Forester Lynn Andrews with the Navy’s District Command in Philadelphia identified the Crane base as a more optimal source for timber, and in November 1973 the base was designated as sole provider of hull planks and non-laminate material.\

Crane Answers the Call

Terry Hobson first went to work at Crane in May of 1974 after his freshman year at Purdue as part of a new co-operative learning program in the Purdue FNR department. By the time he graduated in 1978 and was converted over to a permanent employee on base, the U.S.S. Constitution had undergone its bicentennial renovation and Constitution Grove had been dedicated.

"They made a big hoopla about it in 1976 and wrote a lot of articles about the Navy base in the heart of white oak country,” said Hobson, who retired in 2010 after 37 years on base. “We never really heard much more about it for a while, then six or seven years before the 1992 dry docking, they contacted us and asked if we were still sourcing trees for them. Being out in the woods all of the time, inspecting the stands and marking a lot of timber, we knew where the better white oak were. In fact, I maintained a listing of the really superior trees and with the development of our GIS system I went back out to GPS the locations.”

The 1990s renovation, which took place in conjunction with the U.S.S. Constitution’s 200th birthday, allowed the ship to sail under its own power for the first time in over 100 years in July of 1997.

From 1991 to 1994, Crane foresters selected and sent 78 trees to an airplane hanger in Boston, where the logs were milled, thanks to a specially designed saw built by Wood-Mizer of Indianapolis, which cuts the ship’s 40-foot planks and tall masts by clamping the log in place while the blade moves along a set of rails.

Trent Osmon began working at Crane in June of 1997 under Hobson as part of the co-op program, which helped the student gain experience and provided Crane with knowledgeable part-time help to complete its forestry work.

“There was an article in National Geographic when I started at Crane and that’s kind of what got me hooked,” Osmon, who was hired as a forester after graduating in 1999 and now is the Environmental Manager on base. “Terry showed me all of the photos he took when he had driven out to Boston during the restoration and I thought it was the coolest thing in the world. I remember thinking at that point, man, the next time they restore it, in 20 years or so, I want to be a part of it.”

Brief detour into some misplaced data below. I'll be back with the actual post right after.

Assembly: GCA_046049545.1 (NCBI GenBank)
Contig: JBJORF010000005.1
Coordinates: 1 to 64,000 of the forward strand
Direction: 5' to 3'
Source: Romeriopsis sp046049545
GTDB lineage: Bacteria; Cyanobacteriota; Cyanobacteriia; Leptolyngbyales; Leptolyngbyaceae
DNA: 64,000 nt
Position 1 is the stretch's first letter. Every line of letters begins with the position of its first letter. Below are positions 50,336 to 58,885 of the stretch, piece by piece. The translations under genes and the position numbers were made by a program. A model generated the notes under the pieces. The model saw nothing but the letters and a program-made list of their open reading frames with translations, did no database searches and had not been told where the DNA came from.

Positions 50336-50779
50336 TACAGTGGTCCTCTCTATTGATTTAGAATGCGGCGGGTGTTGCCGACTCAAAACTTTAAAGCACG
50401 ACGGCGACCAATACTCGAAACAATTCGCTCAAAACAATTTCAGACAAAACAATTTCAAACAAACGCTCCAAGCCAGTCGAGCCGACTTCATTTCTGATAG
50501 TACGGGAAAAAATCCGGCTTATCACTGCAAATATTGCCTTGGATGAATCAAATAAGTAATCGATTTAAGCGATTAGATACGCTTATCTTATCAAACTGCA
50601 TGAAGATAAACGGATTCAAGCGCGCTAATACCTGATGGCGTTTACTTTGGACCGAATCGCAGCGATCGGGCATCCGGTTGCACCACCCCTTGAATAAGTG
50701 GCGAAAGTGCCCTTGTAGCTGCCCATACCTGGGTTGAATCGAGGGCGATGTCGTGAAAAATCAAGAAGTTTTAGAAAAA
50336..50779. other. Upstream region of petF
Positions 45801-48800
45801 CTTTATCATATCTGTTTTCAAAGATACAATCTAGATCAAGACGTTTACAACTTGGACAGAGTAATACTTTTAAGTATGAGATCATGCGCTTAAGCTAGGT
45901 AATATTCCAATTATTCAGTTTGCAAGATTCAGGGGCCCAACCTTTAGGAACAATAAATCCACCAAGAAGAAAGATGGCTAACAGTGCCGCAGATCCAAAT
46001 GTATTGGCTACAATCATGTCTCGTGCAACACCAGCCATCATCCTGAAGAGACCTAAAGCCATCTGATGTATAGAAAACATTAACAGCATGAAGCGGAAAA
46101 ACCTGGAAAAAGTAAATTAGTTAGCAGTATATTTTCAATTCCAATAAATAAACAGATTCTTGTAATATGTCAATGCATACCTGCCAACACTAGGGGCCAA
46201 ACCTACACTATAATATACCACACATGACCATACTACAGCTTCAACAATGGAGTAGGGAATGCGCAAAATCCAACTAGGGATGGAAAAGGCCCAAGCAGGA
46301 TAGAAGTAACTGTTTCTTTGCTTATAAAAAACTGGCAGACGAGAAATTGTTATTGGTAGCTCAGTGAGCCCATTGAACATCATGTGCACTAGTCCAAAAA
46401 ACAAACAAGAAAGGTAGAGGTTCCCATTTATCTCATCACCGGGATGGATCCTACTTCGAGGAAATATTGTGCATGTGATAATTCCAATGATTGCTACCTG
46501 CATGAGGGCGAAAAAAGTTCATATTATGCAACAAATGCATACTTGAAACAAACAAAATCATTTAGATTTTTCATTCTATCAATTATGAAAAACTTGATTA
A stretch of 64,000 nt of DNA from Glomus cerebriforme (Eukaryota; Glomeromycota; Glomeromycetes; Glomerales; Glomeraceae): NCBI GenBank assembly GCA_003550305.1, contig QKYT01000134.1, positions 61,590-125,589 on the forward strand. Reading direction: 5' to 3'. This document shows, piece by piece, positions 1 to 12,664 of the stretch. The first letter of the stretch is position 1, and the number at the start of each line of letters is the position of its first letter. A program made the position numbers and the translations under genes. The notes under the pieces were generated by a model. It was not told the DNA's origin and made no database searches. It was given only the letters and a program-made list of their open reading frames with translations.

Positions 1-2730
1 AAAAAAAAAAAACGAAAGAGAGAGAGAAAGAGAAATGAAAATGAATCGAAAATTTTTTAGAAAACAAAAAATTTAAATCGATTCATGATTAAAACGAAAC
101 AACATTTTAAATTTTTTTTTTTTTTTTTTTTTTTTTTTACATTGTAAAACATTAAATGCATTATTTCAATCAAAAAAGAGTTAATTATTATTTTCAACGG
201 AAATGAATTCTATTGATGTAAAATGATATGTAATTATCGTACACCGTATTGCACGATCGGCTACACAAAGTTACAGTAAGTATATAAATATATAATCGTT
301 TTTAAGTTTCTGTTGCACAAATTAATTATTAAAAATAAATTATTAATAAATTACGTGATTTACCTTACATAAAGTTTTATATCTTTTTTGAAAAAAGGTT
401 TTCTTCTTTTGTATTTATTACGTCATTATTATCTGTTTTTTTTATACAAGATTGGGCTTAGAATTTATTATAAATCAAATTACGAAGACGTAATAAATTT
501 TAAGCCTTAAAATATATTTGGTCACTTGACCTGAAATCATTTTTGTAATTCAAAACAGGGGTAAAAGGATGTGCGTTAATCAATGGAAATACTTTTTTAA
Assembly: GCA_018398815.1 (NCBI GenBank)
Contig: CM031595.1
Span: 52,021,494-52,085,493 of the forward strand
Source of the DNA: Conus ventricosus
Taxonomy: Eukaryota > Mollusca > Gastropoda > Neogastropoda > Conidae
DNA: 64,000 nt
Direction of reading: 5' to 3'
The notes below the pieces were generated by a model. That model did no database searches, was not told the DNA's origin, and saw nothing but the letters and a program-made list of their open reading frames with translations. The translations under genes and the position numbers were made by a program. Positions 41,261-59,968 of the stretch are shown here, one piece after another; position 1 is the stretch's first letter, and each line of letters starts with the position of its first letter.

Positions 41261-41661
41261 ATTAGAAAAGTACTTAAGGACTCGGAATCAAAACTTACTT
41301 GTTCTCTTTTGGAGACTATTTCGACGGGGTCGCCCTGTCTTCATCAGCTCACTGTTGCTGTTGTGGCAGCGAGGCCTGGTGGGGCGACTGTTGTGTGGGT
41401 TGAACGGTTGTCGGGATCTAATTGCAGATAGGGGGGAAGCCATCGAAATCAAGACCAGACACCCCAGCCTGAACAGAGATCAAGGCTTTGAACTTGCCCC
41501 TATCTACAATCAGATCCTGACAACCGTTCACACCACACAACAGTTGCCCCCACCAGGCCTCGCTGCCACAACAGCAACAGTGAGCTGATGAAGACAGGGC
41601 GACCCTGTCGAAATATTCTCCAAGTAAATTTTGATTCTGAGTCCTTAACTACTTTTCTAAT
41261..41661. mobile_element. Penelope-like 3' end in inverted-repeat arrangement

Osmon and his crew, including fellow FNR alums Rhett Steele (2001) and Brady Miller (2001, 2003), were ready in 2012 when the call came in from the Naval Historic Heritage and Command personnel to begin preparations for the 2015 U.S.S. Constitution renovation. Dwight DeMilt and Bob Murphy came from Boston and worked with the Crane foresters to choose the trees that they thought were best suited for the project out of 70 examined from the base’s GIS database, which includes the diameter and usable length of each white oak.

Timber harvest occurs in the late winter/early spring due to the weather as well as the preservation of the Indiana bat, which makes its habitat and summertime flying range in the Crane forests. A competitive bidding process took place and Tri-State Timber based in Spencer, Indiana, was selected as the winning licensed timber buyer to harvest the trees for the Constitution. Industrial forester Jeff Page, a 2001 FNR alumnus, organized the harvest and transport of the logs for Tri-State Timber.

Once we found out we got the job there was a lot of excitement,” Page said. “It’s just something neat to be a part of it, but it also humbles you and kind of puts you in your place. You have a lot of mixed feelings when you see trees of this caliber and are impacting something that is so rare that was around well before your lifetime, both the special trees and the battleship. These are extremely valuable trees. You have to have respect for the resource. It took a long time to grow those trees, and it’s impressive that they made it to that point and are flawless like that. It showcases our state and what we grow here and the benefit of forest management. They have been planning and managing for this at Crane for decades.”